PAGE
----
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Loop the Loop: The Tech Museum takes visitors for a ride at its latest exhibit.

Curves Ahead

A new exhibit about roller coasters at the Tech is best experienced on an empty stomach

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Qu'est-ce qui se passe quand on vomit? That roughly translates as "What happens when you vomit?" Well, one can find out at the Tech Museum's new exhibit, Scream Machines: The Science of Roller Coasters. Since the traveling exhibition was designed and created by the Ontario Science Center in Canada, all placards are displayed in both English and French.

Scream Machines explores the physics and psychology of roller coasters through several interactive hands-on exhibits. At one part, a cross-section of a human allows visitors to push a red button and make the person vomit. Regurgitating, it explains, is a coordinated dance between your brain and your gut. Your medulla is the part of the brain that contains the vomit-control center, it says.

Some of the exhibits might upset a few stomachs—that is, for those prone to motion sickness. A glaring sign warns, "This exhibit may make you sick." For example, in the G-Force exhibit, visitors can climb on a modified bicycle mounted on the end of a pivotal arm to ride up and around the inside of an 18-foot metal circle.

A barf alert warns folks upon entering the Tumble-vision, where they can tiptoe across a stationary bridge that doesn't seem so immobile at first, since it is situated in a rotating tunnel, not unlike the ones used to train astronauts. Stop Motion puts visitors into a thumping room with strobe lights and mirrors to explain how ride simulators make people sick. The disco attributes make it feel like the young men's department at Macy's.

Other exhibits are even more educational. One shows the physics of why your ears plug up while on a roller coaster. Yet another shows that the origins of such machines lie with sleds running down man-made ice-covered hills constructed of lumber and tree trunks. A glossy photo on one wall depicts sled racing outside Château Frontenac in Quebec City—an activity dating back to the 1880s.

A miniature replica of a roller coaster named the Black Plague sits on the other side of the room. Visitors can press a button and make it work. Kids can even build their own roller coasters with wooden parts or explore the physics of roller-coaster loops. The Roller Coaster Parts Department also shows off some intricate machinery for people to check out.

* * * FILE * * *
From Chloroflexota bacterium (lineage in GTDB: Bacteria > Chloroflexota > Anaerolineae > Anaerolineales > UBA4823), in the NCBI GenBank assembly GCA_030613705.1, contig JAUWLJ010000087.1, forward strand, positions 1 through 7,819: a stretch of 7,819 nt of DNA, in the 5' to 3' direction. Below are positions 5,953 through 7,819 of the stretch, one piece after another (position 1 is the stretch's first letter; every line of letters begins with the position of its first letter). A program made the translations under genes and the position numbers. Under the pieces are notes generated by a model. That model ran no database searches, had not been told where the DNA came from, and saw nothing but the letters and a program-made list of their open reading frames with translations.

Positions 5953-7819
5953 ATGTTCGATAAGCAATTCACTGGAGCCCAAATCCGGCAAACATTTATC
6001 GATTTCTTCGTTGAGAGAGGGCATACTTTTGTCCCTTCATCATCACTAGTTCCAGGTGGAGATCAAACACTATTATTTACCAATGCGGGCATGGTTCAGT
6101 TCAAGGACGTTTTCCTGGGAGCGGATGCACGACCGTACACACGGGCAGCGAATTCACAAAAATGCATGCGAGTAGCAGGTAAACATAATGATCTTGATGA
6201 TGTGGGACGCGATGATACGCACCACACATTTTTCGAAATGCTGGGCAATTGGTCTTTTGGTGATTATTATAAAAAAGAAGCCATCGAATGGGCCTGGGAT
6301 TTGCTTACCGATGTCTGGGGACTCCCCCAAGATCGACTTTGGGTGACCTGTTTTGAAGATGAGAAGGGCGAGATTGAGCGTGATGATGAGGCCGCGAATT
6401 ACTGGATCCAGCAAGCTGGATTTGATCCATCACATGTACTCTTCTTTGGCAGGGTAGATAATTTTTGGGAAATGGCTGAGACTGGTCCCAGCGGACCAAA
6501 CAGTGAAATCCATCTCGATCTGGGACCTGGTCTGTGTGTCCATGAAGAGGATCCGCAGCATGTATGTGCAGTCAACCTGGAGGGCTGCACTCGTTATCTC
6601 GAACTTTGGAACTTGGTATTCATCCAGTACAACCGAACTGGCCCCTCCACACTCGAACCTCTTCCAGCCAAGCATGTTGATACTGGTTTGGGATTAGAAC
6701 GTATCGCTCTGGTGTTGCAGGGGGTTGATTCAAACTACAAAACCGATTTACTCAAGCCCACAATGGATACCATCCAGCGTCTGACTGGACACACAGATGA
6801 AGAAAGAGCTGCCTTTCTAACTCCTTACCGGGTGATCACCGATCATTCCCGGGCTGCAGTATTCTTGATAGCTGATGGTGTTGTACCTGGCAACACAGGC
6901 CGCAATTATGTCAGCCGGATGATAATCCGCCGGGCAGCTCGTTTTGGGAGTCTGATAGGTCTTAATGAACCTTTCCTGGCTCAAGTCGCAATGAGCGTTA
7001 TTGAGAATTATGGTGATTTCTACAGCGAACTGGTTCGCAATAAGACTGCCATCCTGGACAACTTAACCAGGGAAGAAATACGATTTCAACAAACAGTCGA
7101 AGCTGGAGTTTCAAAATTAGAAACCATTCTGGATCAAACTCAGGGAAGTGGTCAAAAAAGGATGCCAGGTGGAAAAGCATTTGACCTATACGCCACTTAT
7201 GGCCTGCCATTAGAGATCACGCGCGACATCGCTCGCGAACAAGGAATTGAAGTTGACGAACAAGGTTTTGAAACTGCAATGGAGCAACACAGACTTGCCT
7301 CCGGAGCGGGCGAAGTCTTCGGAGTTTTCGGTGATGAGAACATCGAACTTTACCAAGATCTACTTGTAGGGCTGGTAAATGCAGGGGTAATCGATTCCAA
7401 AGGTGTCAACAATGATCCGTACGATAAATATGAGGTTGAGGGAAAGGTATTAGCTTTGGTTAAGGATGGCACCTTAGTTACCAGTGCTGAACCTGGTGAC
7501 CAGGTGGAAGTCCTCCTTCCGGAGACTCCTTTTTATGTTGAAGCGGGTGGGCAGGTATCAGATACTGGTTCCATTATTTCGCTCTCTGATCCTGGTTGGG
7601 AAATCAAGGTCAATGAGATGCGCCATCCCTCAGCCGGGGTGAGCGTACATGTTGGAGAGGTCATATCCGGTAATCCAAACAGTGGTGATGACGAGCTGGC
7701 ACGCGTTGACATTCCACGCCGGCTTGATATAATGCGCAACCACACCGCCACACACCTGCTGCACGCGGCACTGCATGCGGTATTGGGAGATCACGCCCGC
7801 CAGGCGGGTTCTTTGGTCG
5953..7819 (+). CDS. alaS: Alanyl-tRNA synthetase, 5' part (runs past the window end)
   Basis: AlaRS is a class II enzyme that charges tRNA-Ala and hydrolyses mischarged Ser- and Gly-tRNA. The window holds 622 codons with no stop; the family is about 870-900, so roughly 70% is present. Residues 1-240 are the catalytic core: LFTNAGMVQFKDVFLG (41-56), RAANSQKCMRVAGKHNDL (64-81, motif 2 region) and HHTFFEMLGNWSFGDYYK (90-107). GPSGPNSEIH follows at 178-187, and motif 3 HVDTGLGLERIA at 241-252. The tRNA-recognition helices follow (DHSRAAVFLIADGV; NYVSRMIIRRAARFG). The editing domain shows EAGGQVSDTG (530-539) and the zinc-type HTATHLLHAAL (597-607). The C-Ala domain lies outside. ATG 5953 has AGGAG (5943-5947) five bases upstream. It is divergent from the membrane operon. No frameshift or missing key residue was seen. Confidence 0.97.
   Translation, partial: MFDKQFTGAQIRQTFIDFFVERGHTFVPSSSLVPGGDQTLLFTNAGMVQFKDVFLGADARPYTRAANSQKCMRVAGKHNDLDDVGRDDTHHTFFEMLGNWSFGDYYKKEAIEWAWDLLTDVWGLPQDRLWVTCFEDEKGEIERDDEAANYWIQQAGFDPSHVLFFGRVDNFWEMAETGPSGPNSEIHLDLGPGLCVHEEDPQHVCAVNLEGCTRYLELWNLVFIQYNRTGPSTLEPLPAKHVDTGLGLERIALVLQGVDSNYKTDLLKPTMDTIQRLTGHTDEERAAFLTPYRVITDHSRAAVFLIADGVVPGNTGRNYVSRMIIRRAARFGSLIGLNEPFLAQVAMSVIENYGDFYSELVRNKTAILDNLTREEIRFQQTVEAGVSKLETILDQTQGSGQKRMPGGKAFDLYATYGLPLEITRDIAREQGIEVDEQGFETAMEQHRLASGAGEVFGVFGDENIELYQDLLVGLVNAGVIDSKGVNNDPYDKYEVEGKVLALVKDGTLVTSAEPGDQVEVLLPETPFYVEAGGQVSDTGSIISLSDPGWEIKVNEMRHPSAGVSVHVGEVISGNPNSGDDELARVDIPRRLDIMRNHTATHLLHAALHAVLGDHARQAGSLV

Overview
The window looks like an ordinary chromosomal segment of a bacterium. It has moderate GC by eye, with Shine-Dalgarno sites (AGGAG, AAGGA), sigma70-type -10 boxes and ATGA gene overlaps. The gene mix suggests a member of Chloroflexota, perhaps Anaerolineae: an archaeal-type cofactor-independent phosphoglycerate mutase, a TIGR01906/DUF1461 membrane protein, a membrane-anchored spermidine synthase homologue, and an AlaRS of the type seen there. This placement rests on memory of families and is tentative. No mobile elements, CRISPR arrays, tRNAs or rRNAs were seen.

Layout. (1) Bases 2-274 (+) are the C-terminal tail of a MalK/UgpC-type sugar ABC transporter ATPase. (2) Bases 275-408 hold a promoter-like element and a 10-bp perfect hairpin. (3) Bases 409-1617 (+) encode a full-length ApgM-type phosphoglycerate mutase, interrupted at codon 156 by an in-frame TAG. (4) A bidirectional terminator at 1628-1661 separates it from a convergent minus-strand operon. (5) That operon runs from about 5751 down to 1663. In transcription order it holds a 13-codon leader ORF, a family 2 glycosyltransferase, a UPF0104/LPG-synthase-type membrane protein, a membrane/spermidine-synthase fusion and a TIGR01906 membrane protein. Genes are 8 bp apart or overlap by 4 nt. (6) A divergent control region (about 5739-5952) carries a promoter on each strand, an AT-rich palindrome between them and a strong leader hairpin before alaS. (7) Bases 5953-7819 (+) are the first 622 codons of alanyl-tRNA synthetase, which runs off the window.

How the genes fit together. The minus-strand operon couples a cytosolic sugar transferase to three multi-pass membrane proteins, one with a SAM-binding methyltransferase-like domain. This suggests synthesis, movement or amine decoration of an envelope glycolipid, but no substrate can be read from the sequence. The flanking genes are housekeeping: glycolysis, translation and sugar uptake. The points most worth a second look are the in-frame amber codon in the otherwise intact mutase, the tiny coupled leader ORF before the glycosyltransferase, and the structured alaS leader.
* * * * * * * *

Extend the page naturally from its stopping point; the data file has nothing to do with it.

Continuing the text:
But the show isn't just for kids. In the test-drive room, visitors can sit inside a roller-coaster car and watch a video screen showing a human's-eye view of what it's like going through a ride. It's like those driver's-ed movies in high school, except on a roller coaster. Kids scream, and parents watch.

What's more, the show gives one an insight into the psychology and physiology of adrenaline rushes and thrill-seeking. The press kit even comes with a barf bag, which says, "This might come in handy." But only those who really have serious problems with motion sickness will be affected. Jaded types who've spent their lives seeking thrills will have no problem riding a bicycle upside down in a huge circle or crossing a bridge in a rotating tunnel. As with any roller-coaster ride, you want to make other people heave their guts and prove that you, yourself, won't. In that sense, the exhibit is perfect for a first date.

Some trivia accompanies the show as well. Who knew that there are 1,916 roller coasters in the world or that 8,000 members comprise the American Coaster Enthusiasts, the world's largest club of amusement-ride enthusiasts?

It all comes down to vomit in the end, and everyone knows kids just love to talk about barf. That's a good thing. We definitely need more French barf references in a Silicon Valley technological museum of innovation. All hail the Great White North for coming up with this one. And nowhere else in San Jose will you see roller derby translated as comme sur des roulettes.


Scream Machines: The Science of Roller Coasters runs through Jan. 3, 2005, at the Tech Museum of Innovation, 201 S. Market St., San Jose. (408.294.TECH)


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From the October 20-26, 2004 issue of Metro, Silicon Valley's Weekly Newspaper.

Copyright © Metro Publishing Inc. Metroactive is affiliated with the Boulevards Network.

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